IT Security News Blast 8-2-2017

Bank cybersecurity may need a new mindset

“Our chief information security officer is ultimately responsible for the security of the bank’s information and our customers’ information, [but] he works in partnership with our IT staff, lines of business, vendors, and customers to make sure that we mitigate risks efficiently and effectively,” Selnick said. “It is essential to design security in from the start of every project, even before implementation starts — security needs to be a partner from the moment the business starts to define its needs for any new system or process.”

 Only 36% of Global Financial Organizations are Confident about their Obama’s cyber czar: ‘We’re making the security problem harder’

[Individuals] and organizations have become so reliant on digital technologies that disruptions once considered a mere nuisance now can trigger critical stoppages in business and government and people’s lives that have an enormous impact. […[ “When you combine those trends, you get a pretty grim picture of the direction of the threat,” Daniel added. “Cyberspace is the only environment where there is more of it on a daily basis. Land, sea and air are not expanding on a daily basis but cyberspace is.”

 Report: 71% of SMBs are not prepared for cybersecurity risks

With the threat landscape growing, 94% of IT decision makers said they plan to increase their annual IT security budget in 2017 compared to 2016. “Small- to medium-sized businesses face just as many threats as larger ones, but are often at a disadvantage because of their lack of resources,” said Charlie Tomeo, vice president of worldwide business sales at Webroot. “Given the recent spate of ransomware attacks, it is crucial for these companies to shore up their security.”

 HITRUST Launches Community Extension Program For Healthcare Providers

The program is available to all types of healthcare organizations and is designed to support collaboration with local peers on cybersecurity best practices. The initiative also provides support for HITRUST’s CSF and cyber threat sharing and response programs. The program is no cost to attendees and will feature town hall events in 50 cities with more added based on demand over the next 12 months. CSF Assessors will also take part in the program by leading the town hall meetings. HITRUST is working to expand the number of cyber assessors nationally – the current roster is just over 65.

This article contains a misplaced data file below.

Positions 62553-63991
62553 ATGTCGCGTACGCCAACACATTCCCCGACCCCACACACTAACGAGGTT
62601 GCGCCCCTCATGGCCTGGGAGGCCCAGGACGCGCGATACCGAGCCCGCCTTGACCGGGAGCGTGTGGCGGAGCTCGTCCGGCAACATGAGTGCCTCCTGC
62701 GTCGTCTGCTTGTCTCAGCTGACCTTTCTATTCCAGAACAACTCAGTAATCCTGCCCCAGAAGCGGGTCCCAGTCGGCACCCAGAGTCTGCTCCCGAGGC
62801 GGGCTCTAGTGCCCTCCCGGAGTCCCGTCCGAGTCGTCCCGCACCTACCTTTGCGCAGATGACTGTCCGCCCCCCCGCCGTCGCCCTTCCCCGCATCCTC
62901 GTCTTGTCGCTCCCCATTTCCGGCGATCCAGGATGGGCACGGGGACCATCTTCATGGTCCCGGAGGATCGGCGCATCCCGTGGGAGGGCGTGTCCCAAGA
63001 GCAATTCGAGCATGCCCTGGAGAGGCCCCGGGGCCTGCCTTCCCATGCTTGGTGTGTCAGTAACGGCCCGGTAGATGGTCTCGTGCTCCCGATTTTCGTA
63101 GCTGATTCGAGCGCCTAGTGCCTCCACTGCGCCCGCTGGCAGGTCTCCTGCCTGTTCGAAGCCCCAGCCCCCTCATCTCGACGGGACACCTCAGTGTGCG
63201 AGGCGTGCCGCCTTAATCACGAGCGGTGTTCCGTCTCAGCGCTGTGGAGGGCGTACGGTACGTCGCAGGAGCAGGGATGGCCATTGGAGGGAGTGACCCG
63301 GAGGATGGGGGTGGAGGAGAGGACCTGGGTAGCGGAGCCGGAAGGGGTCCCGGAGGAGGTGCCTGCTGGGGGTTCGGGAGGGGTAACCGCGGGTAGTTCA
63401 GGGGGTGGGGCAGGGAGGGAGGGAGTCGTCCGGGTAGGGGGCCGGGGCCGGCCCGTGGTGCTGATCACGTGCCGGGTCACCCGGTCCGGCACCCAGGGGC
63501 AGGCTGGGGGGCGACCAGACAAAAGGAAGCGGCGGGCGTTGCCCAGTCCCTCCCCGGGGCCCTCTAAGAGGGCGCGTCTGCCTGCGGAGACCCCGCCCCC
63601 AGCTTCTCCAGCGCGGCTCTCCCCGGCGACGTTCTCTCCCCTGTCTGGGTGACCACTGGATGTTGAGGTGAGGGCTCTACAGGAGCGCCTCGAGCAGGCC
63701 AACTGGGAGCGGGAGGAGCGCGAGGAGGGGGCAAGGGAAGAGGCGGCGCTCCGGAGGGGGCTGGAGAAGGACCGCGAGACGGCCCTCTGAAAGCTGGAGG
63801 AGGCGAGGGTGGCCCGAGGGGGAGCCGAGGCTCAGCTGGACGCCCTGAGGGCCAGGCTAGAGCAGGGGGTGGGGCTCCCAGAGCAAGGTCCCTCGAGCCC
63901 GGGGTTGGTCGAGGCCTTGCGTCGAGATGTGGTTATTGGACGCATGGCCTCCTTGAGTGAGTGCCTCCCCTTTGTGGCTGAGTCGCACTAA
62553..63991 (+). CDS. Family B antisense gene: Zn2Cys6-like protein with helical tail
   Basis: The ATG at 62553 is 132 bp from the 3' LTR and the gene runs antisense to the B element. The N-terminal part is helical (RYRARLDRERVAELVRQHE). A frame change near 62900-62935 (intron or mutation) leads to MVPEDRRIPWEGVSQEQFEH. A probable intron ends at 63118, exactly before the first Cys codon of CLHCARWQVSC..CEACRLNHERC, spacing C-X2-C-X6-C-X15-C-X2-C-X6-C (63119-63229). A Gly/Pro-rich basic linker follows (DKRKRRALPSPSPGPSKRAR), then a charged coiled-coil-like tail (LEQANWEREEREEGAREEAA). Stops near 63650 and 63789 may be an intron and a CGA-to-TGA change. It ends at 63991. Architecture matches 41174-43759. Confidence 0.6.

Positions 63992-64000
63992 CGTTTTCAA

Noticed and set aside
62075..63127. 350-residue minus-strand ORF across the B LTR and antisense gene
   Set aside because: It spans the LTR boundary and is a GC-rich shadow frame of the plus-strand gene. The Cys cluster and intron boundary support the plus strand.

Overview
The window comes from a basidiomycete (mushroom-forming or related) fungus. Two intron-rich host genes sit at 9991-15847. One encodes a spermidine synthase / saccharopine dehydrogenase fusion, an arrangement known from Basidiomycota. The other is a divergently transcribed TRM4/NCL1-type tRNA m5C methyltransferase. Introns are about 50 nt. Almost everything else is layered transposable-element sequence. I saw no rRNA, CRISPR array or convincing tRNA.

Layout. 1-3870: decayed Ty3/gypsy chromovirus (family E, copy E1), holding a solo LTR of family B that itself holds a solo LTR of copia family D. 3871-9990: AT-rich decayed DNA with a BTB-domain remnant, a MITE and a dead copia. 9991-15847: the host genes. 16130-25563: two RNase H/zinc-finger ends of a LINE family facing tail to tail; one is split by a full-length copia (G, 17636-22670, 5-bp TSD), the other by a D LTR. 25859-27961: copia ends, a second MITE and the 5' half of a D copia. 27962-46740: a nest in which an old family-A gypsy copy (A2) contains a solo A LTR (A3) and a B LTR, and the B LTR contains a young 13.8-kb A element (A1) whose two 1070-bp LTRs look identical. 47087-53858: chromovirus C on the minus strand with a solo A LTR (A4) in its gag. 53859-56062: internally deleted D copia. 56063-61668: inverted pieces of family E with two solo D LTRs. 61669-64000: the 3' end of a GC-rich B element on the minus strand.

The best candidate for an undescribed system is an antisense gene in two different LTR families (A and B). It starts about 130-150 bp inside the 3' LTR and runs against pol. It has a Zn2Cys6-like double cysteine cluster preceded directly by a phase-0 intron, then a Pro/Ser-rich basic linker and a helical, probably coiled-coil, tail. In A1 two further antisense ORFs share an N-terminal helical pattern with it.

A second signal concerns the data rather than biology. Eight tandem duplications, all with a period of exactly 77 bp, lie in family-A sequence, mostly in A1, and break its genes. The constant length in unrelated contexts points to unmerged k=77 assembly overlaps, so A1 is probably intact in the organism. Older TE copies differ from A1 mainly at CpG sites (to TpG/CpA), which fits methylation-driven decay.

How a coffee machine brewed up ransomware, and other startling findings in the HIMSS cybersecurity report

“So long story short, the coffee machines are supposed to be connected to their own isolated WiFi network, however, the person installing the coffee machine connected the machine to the Internal control room network,” the anonymous Reddit poster wrote. “And then when he didn’t get internet access remembered to also connect it to the isolated WiFi network.”

 What is the Army doing to secure and defend its cyber terrain?

“We’ll essentially take marching orders from ARCYBER,” Brig. Gen. Patrick Burden, commander of Program Executive Office for Enterprise Information Solutions, said at the annual C4ISRNET Conference regarding defensive cyber. He said they are delivering defensive cyber capabilities to the Army through the defensive cyber program office responding to operational needs that are out there today.

 Researchers discover burstiness and strong memory combination in cyber intrusions

“The likely mechanism of the burstiness in intrusion detection is reminiscent of the integrate-and-fire, or similar threshold phenomenon: the analysts’ knowledge about a new malware accumulates to the point until it becomes actionable and enables analysts to recognize a particular type of intrusion that was previously difficult or impossible to find. At that point, the analysts are able to rapidly recognize a number of pre-existing intrusions within a network under their care and produce multiple reports in rapid succession,” Kott says.

 Senators offer bill to boost security of internet-connected devices

Sens. Mark Warner (D-Va.), Steve Daines (R-Mont.), Cory Gardner (R-Colo.) and Ron Wyden (D-Ore.) introduced the “Internet of Things Cybersecurity Improvement Act of 2017.” “While I’m tremendously excited about the innovation and productivity that Internet-of-Things devices will unleash, I have long been concerned that too many Internet-connected devices are being sold without appropriate safeguards and protections in place,” said Warner in a statement announcing the bill.

 More political headbanging on encryption threatens privacy

The UK’s Home Secretary has yet again cranked up the pressure on messaging giants over use of end-to-end encryption to secure communications sent via popular services like WhatsApp — implying she would prefer tech companies voluntarily re-engineer their security systems so that decrypted data can be handed over to terror-fighting intelligence agencies on demand.